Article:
However, by moving your head to the ball, two things will happen.  First, you will automatically, put your body in the best possible position to hit an effective volley…without having to think about it!  You will then be free to concentrate on the ball.

Second, you will automatically slow down the forward movement at the moment of impact, if you are moving forward to the net.  Many of you may have drilled a pause at the moment of contact into your memory bank by hitting many volleys with a coaching yelling: “Stop/Hit.”  If you simply, move your head to the ball when volleying, you will notice that you take that pause at impact naturally without any conscious effort.  Why?

Well, if you don’t pause at impact, your head (and body) will continue to move forward and get hit by the ball.  Thanks Oscar!

Lastly, the backhand volley is different from the forehand volley with respect to follow through or “finish.”  With forehand volleys, you want to stop the forward movement of the racquet immediately after the moment of impact.  This will prevent you from “swinging” at the volley.  However, when hitting the backhand volley, follow through is permitted…albeit, somewhat abbreviated.  A backhand volley finish is very similar to the finish associated with the one handed, backhand slice.  It is just a bit less severe.

The key to learning to volley is to practice it with drills, but more importantly, to volley during sets, and matches.  That’s why playing doubles can be a great way to learn to volley.  Part of the reason John McEnroe was such a good singles player is that he was a good doubles player.  He could serve and volley in singles because he had to serve and volley in doubles.  Simply standing near the net and taking volleys is not the same as volleying in a match.  You need to force yourself to serve and volley, and to “chip and charge.”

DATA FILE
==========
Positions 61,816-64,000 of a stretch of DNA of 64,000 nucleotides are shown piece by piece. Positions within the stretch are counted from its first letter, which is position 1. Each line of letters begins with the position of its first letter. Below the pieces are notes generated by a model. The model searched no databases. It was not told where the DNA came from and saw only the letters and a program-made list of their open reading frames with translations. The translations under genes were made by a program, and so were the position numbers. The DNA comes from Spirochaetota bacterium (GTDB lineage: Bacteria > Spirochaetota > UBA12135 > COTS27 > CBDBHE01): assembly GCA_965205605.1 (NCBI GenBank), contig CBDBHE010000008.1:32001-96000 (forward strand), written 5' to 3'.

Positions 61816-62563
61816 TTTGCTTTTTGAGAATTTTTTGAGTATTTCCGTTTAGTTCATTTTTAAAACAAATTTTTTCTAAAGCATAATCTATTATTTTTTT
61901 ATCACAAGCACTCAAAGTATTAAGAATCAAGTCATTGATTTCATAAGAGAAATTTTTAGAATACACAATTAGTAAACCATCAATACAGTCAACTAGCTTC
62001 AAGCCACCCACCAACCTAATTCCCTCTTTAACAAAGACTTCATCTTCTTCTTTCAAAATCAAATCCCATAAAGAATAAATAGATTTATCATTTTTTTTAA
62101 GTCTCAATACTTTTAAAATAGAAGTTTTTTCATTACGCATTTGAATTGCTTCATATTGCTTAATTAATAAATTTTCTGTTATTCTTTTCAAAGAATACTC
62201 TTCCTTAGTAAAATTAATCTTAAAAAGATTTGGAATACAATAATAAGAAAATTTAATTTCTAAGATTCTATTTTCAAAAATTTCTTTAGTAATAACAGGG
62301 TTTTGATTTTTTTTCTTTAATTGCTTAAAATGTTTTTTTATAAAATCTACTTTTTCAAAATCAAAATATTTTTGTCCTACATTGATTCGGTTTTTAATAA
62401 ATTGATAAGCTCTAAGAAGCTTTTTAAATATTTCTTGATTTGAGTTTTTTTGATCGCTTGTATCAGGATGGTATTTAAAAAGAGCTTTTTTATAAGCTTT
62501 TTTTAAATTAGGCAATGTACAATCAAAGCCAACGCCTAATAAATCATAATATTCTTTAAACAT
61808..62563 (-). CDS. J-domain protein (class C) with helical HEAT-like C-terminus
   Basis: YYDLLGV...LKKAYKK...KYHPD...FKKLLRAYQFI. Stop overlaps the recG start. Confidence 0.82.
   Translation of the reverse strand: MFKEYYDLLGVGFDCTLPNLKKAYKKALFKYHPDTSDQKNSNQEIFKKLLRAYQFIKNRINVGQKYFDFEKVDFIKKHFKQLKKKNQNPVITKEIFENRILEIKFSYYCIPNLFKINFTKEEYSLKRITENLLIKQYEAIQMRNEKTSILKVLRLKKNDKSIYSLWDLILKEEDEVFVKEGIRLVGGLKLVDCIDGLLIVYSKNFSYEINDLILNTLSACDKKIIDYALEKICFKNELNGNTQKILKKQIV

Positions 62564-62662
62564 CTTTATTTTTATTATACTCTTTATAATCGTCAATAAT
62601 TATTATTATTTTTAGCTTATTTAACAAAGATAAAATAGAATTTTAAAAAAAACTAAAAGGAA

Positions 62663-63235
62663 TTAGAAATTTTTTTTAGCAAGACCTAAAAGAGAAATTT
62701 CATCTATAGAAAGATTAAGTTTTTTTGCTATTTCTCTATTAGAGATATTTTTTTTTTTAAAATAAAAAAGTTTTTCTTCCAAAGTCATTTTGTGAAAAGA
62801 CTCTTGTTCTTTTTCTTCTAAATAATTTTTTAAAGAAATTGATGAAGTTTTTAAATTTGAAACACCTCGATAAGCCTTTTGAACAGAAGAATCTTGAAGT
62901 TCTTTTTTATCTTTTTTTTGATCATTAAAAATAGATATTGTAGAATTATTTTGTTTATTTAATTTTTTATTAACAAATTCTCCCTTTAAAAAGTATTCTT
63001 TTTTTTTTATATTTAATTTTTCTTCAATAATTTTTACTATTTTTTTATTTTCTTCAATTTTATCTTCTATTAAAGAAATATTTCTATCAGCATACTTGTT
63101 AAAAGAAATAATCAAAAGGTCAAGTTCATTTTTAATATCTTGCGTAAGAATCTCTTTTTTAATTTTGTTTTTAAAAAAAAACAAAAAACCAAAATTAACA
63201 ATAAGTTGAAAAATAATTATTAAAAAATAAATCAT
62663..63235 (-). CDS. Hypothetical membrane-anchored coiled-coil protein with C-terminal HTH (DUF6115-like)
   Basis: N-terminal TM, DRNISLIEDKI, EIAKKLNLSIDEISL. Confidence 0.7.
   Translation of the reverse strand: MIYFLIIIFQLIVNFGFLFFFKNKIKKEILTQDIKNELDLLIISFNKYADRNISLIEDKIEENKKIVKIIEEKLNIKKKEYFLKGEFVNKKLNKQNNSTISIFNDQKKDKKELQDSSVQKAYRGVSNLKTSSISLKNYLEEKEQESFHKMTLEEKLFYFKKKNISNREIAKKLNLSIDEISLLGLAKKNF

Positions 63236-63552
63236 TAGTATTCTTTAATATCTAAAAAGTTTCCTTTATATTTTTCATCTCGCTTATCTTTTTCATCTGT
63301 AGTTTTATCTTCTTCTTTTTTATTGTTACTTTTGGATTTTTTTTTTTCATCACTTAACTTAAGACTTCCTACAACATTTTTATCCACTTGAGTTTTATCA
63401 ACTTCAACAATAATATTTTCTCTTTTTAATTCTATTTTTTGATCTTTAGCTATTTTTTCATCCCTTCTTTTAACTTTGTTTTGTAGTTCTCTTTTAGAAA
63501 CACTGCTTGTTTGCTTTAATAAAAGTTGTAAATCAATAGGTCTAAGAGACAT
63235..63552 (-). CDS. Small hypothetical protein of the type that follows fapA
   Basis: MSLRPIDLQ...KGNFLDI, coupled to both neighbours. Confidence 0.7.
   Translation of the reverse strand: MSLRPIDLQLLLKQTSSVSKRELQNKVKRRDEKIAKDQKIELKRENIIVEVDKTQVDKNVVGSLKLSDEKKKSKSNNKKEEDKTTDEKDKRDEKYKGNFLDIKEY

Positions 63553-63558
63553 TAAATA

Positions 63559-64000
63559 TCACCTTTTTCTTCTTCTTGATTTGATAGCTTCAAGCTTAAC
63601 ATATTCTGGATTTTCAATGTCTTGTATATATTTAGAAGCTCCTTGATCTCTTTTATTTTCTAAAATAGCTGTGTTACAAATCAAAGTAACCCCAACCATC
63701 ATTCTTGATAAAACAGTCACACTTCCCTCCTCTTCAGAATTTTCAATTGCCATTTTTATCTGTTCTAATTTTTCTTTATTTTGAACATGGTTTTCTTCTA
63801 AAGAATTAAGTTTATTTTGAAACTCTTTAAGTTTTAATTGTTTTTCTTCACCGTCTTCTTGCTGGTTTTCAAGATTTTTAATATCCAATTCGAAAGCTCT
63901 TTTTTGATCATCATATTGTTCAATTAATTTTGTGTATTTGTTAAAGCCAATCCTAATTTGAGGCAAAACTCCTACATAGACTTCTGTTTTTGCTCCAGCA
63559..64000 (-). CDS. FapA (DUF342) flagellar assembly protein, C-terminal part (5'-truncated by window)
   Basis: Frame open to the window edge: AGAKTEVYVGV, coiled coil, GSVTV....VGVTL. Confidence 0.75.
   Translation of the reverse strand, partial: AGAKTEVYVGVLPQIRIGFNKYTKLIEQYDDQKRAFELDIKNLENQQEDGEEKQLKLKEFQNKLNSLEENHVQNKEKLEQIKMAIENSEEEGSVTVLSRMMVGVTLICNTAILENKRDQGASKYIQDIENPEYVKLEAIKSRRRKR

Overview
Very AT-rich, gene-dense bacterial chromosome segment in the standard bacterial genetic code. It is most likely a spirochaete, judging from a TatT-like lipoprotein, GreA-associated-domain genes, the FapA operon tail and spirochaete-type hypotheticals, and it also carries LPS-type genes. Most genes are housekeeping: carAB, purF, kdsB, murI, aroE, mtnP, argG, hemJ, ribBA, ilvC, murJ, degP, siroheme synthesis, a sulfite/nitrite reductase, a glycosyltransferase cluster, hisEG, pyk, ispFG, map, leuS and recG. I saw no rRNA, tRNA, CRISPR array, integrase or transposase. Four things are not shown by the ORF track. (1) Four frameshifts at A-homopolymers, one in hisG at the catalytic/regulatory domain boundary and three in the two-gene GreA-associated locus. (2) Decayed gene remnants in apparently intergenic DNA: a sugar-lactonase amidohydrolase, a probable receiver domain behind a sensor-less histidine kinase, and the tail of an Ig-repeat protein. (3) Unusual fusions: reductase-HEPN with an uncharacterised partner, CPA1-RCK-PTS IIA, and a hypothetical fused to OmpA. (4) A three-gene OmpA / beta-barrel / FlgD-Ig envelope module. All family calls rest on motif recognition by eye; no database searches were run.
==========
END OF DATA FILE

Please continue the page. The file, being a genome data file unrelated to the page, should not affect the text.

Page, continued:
To illustrate some of the points I have mention above, I have included some photos of the pros as they hit backhand volleys.

Here Alexandra Stevenson keeps the racquet head above her wrist. However, I would like to see less bending from the waist and more bending at the knees.

In this pic, notice that even when he is “jammed,” Alex O’Brien keeps the racquet head above his wrist.

In this photo, you can see that Ellis Ferreira moves his Continental Grip a little more toward the Eastern Backhand Grip to firm his racquet when hitting the backhand volley.

Here, we see Richard Krajcek trying to get low for the volley.  Granted he is very tall, but he is bending more at the waist than at the knees.  As a result, his racquet head gets below his wrist.  By the way, he is using the Hammer Grip.

    

Despite being a bit older when this shot was taken, Pat Cash makes every effort to get low for the low volleys…even when he is on the run.  This guy has great volleys!!!